Do I need both carbon monoxide detector and smoke detector?
Smoke and carbon monoxide detectors are two of the most important safety devices in your home. Bottom line, you need both smoke detectors AND carbon monoxide detectors to keep you and your family safe.
How many smoke and carbon monoxide detectors do I need?
You'll need smoke detectors that detect flaming and smoldering fires for each bedroom, one outside each sleeping area, and at least one detector installed on each floor, including in a finished attic and in the basement.
Do I need carbon monoxide in every room?
It is important to install CO alarms on every level of your house so all family members can hear the detectors and be alerted to the emergency. You should also have carbon monoxide detectors in every bedroom, outside each sleeping area, and common rooms for extra safety while you and your family are sleeping.
Where should you put smoke and carbon monoxide detectors?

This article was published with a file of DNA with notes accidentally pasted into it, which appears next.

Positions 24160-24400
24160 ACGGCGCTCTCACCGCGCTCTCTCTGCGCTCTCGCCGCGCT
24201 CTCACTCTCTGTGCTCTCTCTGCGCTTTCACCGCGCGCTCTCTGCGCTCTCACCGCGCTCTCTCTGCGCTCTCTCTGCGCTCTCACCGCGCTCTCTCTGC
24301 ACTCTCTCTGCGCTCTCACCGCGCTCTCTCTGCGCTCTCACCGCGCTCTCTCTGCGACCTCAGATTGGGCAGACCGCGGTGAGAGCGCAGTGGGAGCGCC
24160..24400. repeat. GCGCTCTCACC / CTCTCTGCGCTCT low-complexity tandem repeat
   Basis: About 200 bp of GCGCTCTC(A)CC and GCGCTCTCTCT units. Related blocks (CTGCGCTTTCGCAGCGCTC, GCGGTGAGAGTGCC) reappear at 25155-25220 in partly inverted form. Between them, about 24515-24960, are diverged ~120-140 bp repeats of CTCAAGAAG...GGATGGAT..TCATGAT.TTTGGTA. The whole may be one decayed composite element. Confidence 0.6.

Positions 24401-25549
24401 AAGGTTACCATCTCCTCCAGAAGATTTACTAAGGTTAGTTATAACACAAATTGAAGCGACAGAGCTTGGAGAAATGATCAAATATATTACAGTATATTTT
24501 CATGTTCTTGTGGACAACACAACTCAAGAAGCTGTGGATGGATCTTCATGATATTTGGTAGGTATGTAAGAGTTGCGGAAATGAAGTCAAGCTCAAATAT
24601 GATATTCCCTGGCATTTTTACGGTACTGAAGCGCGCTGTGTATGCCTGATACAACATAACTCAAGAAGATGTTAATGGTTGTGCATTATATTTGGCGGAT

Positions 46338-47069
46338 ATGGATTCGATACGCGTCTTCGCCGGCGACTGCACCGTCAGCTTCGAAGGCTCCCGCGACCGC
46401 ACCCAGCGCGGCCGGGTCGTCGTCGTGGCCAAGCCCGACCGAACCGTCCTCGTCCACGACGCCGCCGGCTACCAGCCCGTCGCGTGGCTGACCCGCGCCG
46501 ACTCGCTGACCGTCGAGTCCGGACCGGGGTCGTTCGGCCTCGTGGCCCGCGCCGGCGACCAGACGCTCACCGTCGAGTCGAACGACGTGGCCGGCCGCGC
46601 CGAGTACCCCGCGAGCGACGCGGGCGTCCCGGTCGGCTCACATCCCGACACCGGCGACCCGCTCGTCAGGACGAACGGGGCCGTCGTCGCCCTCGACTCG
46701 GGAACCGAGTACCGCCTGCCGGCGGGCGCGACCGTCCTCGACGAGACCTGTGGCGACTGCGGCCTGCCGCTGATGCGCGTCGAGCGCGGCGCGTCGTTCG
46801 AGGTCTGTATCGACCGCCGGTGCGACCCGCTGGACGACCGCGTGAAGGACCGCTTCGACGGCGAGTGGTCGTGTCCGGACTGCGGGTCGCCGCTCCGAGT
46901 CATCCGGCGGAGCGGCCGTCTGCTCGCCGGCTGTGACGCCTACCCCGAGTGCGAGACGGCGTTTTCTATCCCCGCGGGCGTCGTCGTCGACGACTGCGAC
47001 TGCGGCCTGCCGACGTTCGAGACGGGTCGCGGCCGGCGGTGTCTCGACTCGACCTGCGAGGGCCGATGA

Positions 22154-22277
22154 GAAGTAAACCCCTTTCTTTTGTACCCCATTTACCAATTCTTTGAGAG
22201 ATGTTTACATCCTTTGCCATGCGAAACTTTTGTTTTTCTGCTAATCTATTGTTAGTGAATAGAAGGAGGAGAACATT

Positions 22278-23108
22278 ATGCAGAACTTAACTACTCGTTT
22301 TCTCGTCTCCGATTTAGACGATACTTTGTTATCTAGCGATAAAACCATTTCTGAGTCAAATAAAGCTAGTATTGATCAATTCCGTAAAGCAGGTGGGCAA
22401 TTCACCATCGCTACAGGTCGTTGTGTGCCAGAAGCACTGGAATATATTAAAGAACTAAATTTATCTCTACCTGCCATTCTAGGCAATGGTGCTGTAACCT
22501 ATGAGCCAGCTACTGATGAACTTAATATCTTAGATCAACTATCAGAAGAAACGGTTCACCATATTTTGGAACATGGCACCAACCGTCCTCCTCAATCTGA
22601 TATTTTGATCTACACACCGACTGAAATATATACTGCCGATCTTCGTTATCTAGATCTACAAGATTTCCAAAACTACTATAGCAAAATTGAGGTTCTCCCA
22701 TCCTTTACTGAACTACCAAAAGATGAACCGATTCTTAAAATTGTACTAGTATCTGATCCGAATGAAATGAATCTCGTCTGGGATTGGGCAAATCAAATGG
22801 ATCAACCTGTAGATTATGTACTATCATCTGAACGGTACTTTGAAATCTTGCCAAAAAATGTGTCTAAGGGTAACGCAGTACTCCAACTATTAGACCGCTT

Carbon monoxide (CO) and combination alarms should be mounted in or near bedrooms and living areas, on a wall place six inches below the ceiling to six inches above the floor. If mounting on a ceiling, make sure it is at least six inches away from the wall.
Should I put a carbon monoxide detector in my bedroom?
You should place a CO detector in each major area of your home: in the kitchen, in your living/dining room, in your bedrooms, and the office. If you have children or elderly family members living with you, provide extra protection near their rooms.
How do I know if I need a carbon monoxide detector?
It is strongly recommended for all occupied homes to have carbon monoxide detectors installed. It is especially important for homes with equipment like furnaces, stoves, generators, and gas water heaters to install carbon monoxide detectors to help prevent carbon monoxide poisoning.
Where should a smoke detector be placed in a bedroom?
The detector should be centrally located between the bedroom doors.
What generates carbon monoxide in a house?
Carbon Monoxide Sources in the Home CO is produced whenever a material burns. Homes with fuel-burning appliances or attached garages are more likely to have CO problems Common sources of CO in our homes include fuel-burning appliances and devices such as: Clothes dryers. Water heaters.